You would think with the mainstream print media industry collapsing that news that The New England Blade, an alternative gay paper in Boston owned by HX Media, closed its doors this week would be another sad story of of a publication caught up in the financial crisis tsunami. But it turns out that it’s not the market that killed the New England Blade, it’s HX CEO Matthew Bank.
In 2006 the paper, then called IN Newsweekly was sold to HX Media, best known for it’s New York based bar rag and tendency to fire people en masse. IN’s then editor, Fred Kuhr, soon found himself in charge of a paper which often failed to pay its contributors and was pressured to focus on “lighter, fluffier” stories.
Joe Siegel, a former writer for the paper, has the whole gory story, complete with tales of how HX hiring a convicted felon to act as publisher and how reporters and staff never received their paychecks:
“At the end of the year, Kuhr and two other writers requested a meeting with HX’s CEO, Matthew Bank, to discuss their concerns regarding the paper’s deteriorating quality.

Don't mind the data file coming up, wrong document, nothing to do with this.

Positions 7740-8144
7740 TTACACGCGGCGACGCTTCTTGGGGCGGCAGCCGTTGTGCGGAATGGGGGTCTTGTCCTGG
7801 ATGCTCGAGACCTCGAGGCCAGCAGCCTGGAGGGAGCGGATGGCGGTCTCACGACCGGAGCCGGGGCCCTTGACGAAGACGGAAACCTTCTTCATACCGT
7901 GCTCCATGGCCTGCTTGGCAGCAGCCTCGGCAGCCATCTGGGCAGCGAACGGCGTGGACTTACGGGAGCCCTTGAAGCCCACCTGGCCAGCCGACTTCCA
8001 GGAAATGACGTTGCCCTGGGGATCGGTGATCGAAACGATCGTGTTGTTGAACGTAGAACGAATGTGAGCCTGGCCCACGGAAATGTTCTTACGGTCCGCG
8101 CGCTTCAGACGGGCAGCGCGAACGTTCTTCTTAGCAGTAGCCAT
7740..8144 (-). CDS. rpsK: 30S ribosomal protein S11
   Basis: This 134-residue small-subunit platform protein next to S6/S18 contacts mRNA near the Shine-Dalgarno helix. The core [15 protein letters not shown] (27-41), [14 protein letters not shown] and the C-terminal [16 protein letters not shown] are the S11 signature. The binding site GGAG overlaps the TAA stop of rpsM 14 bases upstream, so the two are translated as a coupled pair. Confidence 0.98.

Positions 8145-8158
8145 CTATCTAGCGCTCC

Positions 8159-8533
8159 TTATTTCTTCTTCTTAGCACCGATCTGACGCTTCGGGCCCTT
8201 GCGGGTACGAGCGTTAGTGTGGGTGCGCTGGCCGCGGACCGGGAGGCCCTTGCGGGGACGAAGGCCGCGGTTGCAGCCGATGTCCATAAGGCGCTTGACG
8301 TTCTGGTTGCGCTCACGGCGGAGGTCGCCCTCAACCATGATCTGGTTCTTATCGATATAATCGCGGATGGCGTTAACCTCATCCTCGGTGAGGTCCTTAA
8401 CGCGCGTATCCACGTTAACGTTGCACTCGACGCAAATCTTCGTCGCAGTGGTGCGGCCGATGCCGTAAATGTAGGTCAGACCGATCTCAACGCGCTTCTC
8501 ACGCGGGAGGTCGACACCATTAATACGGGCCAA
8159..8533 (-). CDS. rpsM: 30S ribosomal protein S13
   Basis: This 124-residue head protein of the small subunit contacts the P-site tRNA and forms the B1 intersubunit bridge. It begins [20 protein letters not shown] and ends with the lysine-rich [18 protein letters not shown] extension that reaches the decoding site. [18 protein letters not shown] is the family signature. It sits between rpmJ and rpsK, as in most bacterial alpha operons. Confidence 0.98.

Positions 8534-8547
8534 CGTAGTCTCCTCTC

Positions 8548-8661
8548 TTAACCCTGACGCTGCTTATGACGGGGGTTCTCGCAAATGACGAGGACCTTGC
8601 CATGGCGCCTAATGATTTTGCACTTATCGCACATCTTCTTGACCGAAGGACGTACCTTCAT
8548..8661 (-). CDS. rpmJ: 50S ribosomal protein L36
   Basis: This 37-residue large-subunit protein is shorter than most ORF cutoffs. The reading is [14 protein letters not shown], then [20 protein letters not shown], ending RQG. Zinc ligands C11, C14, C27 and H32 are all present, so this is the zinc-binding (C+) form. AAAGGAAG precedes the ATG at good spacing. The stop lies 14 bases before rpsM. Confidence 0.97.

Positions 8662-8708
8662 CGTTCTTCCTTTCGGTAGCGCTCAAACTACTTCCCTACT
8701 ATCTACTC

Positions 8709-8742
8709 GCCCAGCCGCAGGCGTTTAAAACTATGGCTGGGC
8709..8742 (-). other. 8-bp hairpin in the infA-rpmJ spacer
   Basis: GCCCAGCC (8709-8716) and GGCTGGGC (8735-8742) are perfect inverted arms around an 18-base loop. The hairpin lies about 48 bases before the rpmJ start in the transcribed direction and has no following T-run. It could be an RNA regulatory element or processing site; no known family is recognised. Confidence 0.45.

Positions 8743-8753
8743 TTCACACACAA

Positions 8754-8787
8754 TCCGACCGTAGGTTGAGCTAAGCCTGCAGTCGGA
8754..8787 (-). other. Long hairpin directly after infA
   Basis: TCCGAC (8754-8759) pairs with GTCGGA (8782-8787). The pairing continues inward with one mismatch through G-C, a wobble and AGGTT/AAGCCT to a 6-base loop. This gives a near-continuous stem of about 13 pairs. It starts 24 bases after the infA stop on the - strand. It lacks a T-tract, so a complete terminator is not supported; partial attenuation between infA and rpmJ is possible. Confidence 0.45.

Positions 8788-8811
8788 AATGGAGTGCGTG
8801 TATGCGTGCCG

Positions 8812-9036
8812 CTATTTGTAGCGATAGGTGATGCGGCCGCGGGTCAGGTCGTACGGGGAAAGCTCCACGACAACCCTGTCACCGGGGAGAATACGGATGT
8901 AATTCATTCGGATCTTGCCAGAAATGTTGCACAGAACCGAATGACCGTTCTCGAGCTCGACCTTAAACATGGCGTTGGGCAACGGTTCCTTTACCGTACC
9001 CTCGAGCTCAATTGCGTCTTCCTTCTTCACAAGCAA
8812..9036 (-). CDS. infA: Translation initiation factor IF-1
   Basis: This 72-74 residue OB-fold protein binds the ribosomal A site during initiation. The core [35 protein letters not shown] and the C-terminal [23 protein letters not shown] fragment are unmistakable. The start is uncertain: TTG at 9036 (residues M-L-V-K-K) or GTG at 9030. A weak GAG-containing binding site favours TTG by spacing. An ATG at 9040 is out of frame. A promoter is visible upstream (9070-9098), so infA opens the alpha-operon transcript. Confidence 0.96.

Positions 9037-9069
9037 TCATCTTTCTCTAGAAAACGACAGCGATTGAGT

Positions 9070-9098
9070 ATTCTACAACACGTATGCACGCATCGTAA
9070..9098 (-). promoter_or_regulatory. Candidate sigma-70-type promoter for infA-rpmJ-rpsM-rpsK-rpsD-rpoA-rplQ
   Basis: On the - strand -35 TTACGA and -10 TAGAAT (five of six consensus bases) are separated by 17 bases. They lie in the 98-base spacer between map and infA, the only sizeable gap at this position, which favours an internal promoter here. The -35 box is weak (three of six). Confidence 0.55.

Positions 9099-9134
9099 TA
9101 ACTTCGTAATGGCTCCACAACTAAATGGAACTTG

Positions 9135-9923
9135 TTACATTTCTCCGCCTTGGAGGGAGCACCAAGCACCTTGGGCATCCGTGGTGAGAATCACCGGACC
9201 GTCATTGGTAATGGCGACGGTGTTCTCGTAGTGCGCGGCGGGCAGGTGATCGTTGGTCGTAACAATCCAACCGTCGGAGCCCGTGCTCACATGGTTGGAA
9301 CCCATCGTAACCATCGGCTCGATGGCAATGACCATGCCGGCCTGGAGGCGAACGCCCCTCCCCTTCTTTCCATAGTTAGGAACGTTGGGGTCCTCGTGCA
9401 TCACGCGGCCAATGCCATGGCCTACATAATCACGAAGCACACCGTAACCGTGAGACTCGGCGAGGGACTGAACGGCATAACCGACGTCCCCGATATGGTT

When Bank ignored the request, the three longtime writers terminated their involvement with IN newsweekly.
In February, IN Newsweekly was rechristened The New England Blade. [Former associate publisher Bill] Berggren doesn’t mince words when it comes to HX: “I was sorry to see that the agenda of the new owners was business first, people second. They changed the name of a New England institution with a 15-year history, and then bullied their advertisers, community activists, and staff.”
HX Media’s been a source of constant drama over the past few years. Its attempt at a Philadelphia publication failed and just last week, the magazine fired one of its top sales staff.
What are we supposed to say to all this? Hey owners of gay publications, stop trying to turn everything into a watered down version of Us Weekly with more pectoral shots! Just because they call you the “gay mafia” doesn’t mean you should run your businesses like you’re in the mob, you know? Honestly, we love the shady, duplicitous self-serving practices of the folks who decide ala Charles Foster Kane that “it would be fun to run a newspaper.” It’s just sad that in real life, the staff and the readers are the ones who wind up suffering.
So long New England Blade. You deserved better.